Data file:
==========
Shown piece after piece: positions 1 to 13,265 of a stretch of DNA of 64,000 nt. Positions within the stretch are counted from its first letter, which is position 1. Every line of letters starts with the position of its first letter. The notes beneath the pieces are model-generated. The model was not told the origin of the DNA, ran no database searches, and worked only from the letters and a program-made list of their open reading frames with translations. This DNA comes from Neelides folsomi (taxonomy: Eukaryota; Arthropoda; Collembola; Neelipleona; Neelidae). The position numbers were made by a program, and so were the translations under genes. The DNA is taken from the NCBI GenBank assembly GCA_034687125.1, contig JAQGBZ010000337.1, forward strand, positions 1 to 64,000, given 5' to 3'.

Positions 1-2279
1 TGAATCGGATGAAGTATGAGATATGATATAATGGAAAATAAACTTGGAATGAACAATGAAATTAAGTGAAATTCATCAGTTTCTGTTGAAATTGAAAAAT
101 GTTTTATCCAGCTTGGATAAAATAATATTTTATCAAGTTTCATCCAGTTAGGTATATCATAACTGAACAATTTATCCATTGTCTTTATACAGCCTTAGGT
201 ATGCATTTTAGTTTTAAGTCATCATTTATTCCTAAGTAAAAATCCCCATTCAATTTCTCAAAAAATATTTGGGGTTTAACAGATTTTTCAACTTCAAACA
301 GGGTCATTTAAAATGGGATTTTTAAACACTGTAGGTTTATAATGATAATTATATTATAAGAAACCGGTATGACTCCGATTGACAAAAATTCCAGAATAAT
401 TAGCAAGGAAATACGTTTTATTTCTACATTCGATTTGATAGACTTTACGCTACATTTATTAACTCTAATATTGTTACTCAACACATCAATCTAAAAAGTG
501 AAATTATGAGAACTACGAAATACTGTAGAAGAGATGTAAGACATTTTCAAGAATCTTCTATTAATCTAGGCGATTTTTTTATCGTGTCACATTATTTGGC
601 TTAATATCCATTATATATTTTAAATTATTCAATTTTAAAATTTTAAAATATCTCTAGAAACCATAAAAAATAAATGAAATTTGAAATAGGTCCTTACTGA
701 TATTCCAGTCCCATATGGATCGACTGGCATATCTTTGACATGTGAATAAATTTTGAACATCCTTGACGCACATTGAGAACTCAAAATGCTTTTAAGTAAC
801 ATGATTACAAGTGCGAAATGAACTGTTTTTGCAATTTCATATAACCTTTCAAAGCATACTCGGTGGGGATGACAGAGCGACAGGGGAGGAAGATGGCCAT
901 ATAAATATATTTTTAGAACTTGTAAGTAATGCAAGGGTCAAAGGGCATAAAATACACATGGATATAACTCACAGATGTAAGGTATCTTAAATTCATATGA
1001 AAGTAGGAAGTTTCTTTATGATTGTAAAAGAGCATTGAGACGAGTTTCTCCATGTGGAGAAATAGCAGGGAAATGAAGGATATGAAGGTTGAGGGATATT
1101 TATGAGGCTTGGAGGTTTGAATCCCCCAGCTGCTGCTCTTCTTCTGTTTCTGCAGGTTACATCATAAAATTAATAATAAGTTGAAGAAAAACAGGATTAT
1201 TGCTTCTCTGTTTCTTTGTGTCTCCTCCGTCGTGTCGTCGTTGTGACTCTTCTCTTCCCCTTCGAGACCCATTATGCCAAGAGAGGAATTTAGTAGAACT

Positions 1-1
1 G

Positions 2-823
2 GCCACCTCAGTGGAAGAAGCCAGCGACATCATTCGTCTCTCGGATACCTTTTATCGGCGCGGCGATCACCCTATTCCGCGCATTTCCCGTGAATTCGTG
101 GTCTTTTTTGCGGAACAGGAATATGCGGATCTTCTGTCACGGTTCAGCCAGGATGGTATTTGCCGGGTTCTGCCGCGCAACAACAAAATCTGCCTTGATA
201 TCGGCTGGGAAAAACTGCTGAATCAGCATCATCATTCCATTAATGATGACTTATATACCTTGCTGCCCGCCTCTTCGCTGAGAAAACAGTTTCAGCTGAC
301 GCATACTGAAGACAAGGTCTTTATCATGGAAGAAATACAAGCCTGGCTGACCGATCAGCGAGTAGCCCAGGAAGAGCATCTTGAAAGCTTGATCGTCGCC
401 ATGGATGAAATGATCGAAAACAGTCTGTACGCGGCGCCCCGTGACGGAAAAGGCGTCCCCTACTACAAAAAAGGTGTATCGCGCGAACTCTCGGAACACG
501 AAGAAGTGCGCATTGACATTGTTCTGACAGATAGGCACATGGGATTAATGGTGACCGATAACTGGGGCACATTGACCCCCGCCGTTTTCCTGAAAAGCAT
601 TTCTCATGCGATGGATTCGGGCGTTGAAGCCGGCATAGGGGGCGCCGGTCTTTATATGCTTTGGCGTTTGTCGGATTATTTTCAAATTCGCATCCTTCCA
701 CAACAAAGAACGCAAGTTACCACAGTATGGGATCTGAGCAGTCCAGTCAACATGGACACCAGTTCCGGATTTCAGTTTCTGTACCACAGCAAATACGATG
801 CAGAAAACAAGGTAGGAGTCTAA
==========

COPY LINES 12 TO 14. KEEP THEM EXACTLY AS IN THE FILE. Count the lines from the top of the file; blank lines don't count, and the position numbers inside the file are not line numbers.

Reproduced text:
901 ATAAATATATTTTTAGAACTTGTAAGTAATGCAAGGGTCAAAGGGCATAAAATACACATGGATATAACTCACAGATGTAAGGTATCTTAAATTCATATGA
1001 AAGTAGGAAGTTTCTTTATGATTGTAAAAGAGCATTGAGACGAGTTTCTCCATGTGGAGAAATAGCAGGGAAATGAAGGATATGAAGGTTGAGGGATATT
1101 TATGAGGCTTGGAGGTTTGAATCCCCCAGCTGCTGCTCTTCTTCTGTTTCTGCAGGTTACATCATAAAATTAATAATAAGTTGAAGAAAAACAGGATTAT